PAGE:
On Sept. 14, the Richmond community lost someone many described as a pillar of the university to an aggressive brain tumor.
Dr. William “Bill” Myers, known fondly around campus as being more than just a chemistry professor, was seen as a valued friend and mentor not only to his students but also to his colleagues for 43 years.
Mike Leopold, a fellow chemistry professor, described the ambience of Myers’ classroom as being “one of connections — the material connecting to other material, the students connecting to material and [Myers] connecting it all together.” He taught like an artist, Leopold said.
Many professors made a point to sit in on Myers’ classes because of his special ability to make his students fall in love with the subject. He was born to teach, Leopold said.
April Hill, a biology professor, felt his strong impact on her life as well.
“He was an honest, thoughtful person who was willing to consider lots of different views and I always respected that about him,” Hill said.
Hill not only recognized Myers’ passion for life but she saw a passion for people. While teaching, he would bring various students into her office and tell her, “You need good students, and this student needs a good mentor. You can thank me later.” And she always did, she said.
One of Myers’ colleagues in the chemistry department, Wade Downey, said Myers had been an inspiring teacher and an interesting man. Myers had an amazing memory, incredible ability to stay current and up-to-date and a keen ear for music, as well as a unique sense of humor that perhaps he was the only one smart enough to understand, Downey said.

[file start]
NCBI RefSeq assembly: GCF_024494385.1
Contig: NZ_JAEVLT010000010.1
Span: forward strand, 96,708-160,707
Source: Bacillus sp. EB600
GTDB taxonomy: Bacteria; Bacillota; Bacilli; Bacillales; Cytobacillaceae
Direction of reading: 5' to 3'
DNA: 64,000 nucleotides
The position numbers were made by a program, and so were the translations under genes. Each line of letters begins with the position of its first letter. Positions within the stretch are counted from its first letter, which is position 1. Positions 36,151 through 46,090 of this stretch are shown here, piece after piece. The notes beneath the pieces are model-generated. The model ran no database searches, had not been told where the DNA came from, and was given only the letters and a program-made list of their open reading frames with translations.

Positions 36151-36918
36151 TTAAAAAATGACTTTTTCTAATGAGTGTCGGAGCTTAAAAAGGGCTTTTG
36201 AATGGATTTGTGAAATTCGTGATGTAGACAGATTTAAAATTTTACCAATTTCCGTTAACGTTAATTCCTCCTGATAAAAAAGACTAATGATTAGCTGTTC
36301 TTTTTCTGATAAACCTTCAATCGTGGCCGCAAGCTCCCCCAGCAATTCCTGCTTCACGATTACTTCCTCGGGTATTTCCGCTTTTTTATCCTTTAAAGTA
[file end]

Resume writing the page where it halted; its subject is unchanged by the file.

“[Myers] was beloved, and he had an impact on people in so many ways," Malcolm Hill, the chair of the biology department, said in an email. "His advice was always useful. He is missed in many ways. We lost a fierce champion for UR and UR's students.”
Myers' wife, Barbara Myers, chose not to be interviewed because she was not ready to share her very personal memories, she said.
Many of his former students now also find themselves reminiscing about Myers.
Caitlin Livesey, a sophomore, took Myers’ chemistry class during her freshman year. She said that Myers’ personality had shown through in every lesson he taught. Because of him, Livesey decided to continue taking chemistry classes, she said.
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Maria Shaia, another sophomore and a previous student of Myers, said that the professor had cared deeply for his students inside and outside of the classroom.
“He really got to know his students, and we got to know him,” Shaia said. “He was a well-respected and well-loved man.”
Myers was so generous that he had even invited his students to spend Thanksgiving with him last year, Shaia said.
Anh Bui, a senior and one of Myers’ former students, spoke at her professor’s remembrance service.
“It’s funny how we always take things for granted until they are taken away from us,” Bui said. “We always think about spending time with someone ‘tomorrow,’ always postpone calling someone, and then one day we realize that tomorrow never comes. The worst thing is you’ll never know when the goodbye time is. It kind of just hits you hard randomly, leaving you lots of regrets, for the undone and unsaid.”
A memorial service for Myers was held on Sept. 25 and in addition, the university has established the William H. Myers Memorial Fund for those who wish to donate in memory of Myers.
Contact reporter Kakie Pate at email@example.com
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